Honestly, I don’t know. It’s a really hard road, to be honest. To make a transition from that is… I feel like even more so now than it was, your youth is totally taken away. You see these girls dressing like they’re 20 when they’re 14. With Instagram and all this – it’s a youth-sucker. Being 14 in 2015 is intense. I don’t know what I would’ve been like if I had all those outlets to pay attention to and all that babble shit. It’s kind of scary. It scares me raising my kid.
The industry is very fickle, and you just do what you can and know that all this stuff doesn’t mean anything. I mean, obviously, appreciate the opportunities and work hard, but there’s so much more to life. This industry is a tough one to crack, but then I look at someone like Miley, and as crazy as people might think the whole thing is, I commend her. She’s so wholeheartedly being herself and is unapologetic about that and she’s doing a great job.
Your show, Younger, revolves around a single mom who realizes the effect age has on starting a new career. But how about maintaining a career, because you started young. You’ve been in this business for more than half your life. From your own experience, what is it like to maintain relevancy in an ever-changing business like show business?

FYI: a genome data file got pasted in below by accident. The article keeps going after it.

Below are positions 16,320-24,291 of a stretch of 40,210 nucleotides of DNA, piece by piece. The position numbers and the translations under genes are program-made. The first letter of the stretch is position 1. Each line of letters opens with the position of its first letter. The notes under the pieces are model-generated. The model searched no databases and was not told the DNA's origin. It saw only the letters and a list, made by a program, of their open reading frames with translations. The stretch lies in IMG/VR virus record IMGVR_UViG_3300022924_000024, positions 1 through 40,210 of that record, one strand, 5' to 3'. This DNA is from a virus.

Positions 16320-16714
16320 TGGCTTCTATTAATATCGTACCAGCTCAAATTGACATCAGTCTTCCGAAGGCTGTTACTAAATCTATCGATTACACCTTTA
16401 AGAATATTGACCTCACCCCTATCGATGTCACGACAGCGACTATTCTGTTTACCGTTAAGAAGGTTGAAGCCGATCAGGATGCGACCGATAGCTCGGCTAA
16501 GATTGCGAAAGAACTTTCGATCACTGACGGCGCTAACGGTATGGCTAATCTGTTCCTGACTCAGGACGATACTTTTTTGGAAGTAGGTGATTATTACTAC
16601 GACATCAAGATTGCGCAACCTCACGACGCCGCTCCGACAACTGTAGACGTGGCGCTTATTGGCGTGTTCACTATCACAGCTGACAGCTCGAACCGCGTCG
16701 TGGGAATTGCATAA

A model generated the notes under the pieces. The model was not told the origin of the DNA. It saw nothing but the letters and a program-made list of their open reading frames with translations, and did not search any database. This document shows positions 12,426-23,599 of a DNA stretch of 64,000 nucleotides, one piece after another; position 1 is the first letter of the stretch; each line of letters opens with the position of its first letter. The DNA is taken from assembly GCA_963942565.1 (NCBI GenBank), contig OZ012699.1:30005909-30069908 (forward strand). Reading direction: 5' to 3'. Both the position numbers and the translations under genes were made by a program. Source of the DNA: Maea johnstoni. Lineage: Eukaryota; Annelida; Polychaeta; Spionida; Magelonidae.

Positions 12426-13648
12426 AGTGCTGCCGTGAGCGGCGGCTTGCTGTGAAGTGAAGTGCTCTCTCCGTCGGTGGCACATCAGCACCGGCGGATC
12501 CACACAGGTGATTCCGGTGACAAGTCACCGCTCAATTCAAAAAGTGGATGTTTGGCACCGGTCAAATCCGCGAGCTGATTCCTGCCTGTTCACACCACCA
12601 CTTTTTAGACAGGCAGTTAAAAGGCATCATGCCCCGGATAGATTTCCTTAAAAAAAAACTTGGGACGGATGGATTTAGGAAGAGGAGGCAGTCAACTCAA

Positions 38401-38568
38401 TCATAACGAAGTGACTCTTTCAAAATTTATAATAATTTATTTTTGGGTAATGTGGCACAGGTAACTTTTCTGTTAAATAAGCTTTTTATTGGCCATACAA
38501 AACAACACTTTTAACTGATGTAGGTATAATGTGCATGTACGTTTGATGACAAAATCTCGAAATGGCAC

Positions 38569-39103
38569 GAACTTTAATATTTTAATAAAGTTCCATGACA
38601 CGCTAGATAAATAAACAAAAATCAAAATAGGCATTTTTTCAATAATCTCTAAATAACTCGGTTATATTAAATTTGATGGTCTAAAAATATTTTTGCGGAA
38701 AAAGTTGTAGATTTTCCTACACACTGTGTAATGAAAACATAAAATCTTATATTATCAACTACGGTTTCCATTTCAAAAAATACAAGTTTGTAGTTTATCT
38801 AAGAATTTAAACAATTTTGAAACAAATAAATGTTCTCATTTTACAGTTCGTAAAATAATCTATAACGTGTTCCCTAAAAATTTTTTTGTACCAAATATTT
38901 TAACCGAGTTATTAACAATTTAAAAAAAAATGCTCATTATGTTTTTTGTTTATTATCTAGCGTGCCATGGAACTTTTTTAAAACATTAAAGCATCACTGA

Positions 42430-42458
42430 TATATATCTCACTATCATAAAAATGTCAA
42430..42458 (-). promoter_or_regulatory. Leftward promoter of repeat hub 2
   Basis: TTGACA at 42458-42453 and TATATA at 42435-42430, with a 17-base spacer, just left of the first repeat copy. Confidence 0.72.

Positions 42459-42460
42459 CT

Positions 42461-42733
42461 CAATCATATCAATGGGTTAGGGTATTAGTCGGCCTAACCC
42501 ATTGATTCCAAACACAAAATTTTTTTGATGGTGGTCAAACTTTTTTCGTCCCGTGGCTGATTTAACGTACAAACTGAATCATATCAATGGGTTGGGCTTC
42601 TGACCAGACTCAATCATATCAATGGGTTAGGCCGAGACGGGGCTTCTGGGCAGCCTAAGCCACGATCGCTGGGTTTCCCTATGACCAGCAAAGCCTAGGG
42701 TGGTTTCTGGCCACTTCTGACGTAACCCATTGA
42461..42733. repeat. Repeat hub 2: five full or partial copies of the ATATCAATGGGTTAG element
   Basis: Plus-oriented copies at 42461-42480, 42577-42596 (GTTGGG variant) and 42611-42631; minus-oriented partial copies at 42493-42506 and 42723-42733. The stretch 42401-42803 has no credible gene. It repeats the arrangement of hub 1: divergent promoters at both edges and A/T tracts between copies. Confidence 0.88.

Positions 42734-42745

Yeah, gosh. There is no secret code that works, as lovely as that would be. I think I have a few things working in my favor. As torturous as it has been at some points in my life to be Lizzie McGuire, I think that when that show came out, it was such a part of who I was, I didn’t feel like I was playing a part. The writers all knew me so well and were writing things that were happening in my life and things that I would say, and I was dressing exactly like I wanted. It was so me.
For whatever reason, that show grabbed people at a time in their life when they really needed her or related to her, so obviously I think I got a lot of fans from that who followed me into my music career. I’ve always been a very open and reachable person for them to relate to, but that’s one thing that has really tied us together and why I’ve kept fans for such a long time who have really followed my career and stuck by me and grown up with me.
Why bow out?
I really needed it personally. I grew up in the spotlight and on tour and with everyone just knowing me and knowing me a certain way. At some point I was like, “I don’t even know if I’m that person anymore, and I don’t even have the time to figure that out.” I was just making records and touring and making movies, and then doing it all over again. I basically did a cycle of that four times, and by the end of it, I was like, “I’m done. I don’t enjoy this anymore. I’m not who I wanna be.”
So, I just took a break. Everyone thought I was just absolutely nuts because I was really successful and making a lot of money. And it was scary, because there was no guarantee that my career was still gonna be there. I think, personally, it was very healthy, and I’m proud of where I am now. My new record being top 5 on Billboard after working on it for eight years – I’m proud of that. I don’t need to be No. 1. I need to just do things that fulfill me and make me happy and hopefully connect with people at a certain level.